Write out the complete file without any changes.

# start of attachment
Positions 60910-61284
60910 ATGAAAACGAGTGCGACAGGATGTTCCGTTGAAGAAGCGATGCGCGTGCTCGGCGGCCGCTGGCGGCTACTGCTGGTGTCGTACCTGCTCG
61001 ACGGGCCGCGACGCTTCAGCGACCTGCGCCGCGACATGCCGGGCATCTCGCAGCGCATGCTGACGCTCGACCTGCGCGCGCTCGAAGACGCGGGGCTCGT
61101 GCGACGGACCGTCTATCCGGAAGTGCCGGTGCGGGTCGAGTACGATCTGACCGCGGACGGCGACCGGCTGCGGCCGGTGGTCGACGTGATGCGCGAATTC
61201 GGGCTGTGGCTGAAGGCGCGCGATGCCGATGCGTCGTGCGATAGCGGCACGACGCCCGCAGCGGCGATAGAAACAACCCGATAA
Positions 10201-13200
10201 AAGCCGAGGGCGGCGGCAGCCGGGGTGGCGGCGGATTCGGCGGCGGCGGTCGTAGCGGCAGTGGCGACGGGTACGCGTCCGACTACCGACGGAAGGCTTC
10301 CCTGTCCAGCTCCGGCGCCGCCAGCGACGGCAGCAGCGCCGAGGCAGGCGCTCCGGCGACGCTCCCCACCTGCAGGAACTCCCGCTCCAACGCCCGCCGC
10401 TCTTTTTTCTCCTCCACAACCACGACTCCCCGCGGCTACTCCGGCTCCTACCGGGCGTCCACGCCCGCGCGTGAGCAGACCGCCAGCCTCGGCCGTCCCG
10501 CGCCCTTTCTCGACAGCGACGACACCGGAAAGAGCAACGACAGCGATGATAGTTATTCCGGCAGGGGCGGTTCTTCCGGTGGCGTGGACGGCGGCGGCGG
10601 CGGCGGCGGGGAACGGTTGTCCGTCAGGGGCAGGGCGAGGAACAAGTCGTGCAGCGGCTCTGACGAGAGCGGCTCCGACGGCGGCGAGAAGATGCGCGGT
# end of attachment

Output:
Positions 60910-61284
60910 ATGAAAACGAGTGCGACAGGATGTTCCGTTGAAGAAGCGATGCGCGTGCTCGGCGGCCGCTGGCGGCTACTGCTGGTGTCGTACCTGCTCG
61001 ACGGGCCGCGACGCTTCAGCGACCTGCGCCGCGACATGCCGGGCATCTCGCAGCGCATGCTGACGCTCGACCTGCGCGCGCTCGAAGACGCGGGGCTCGT
61101 GCGACGGACCGTCTATCCGGAAGTGCCGGTGCGGGTCGAGTACGATCTGACCGCGGACGGCGACCGGCTGCGGCCGGTGGTCGACGTGATGCGCGAATTC
61201 GGGCTGTGGCTGAAGGCGCGCGATGCCGATGCGTCGTGCGATAGCGGCACGACGCCCGCAGCGGCGATAGAAACAACCCGATAA
Positions 10201-13200
10201 AAGCCGAGGGCGGCGGCAGCCGGGGTGGCGGCGGATTCGGCGGCGGCGGTCGTAGCGGCAGTGGCGACGGGTACGCGTCCGACTACCGACGGAAGGCTTC
10301 CCTGTCCAGCTCCGGCGCCGCCAGCGACGGCAGCAGCGCCGAGGCAGGCGCTCCGGCGACGCTCCCCACCTGCAGGAACTCCCGCTCCAACGCCCGCCGC
10401 TCTTTTTTCTCCTCCACAACCACGACTCCCCGCGGCTACTCCGGCTCCTACCGGGCGTCCACGCCCGCGCGTGAGCAGACCGCCAGCCTCGGCCGTCCCG
10501 CGCCCTTTCTCGACAGCGACGACACCGGAAAGAGCAACGACAGCGATGATAGTTATTCCGGCAGGGGCGGTTCTTCCGGTGGCGTGGACGGCGGCGGCGG
10601 CGGCGGCGGGGAACGGTTGTCCGTCAGGGGCAGGGCGAGGAACAAGTCGTGCAGCGGCTCTGACGAGAGCGGCTCCGACGGCGGCGAGAAGATGCGCGGT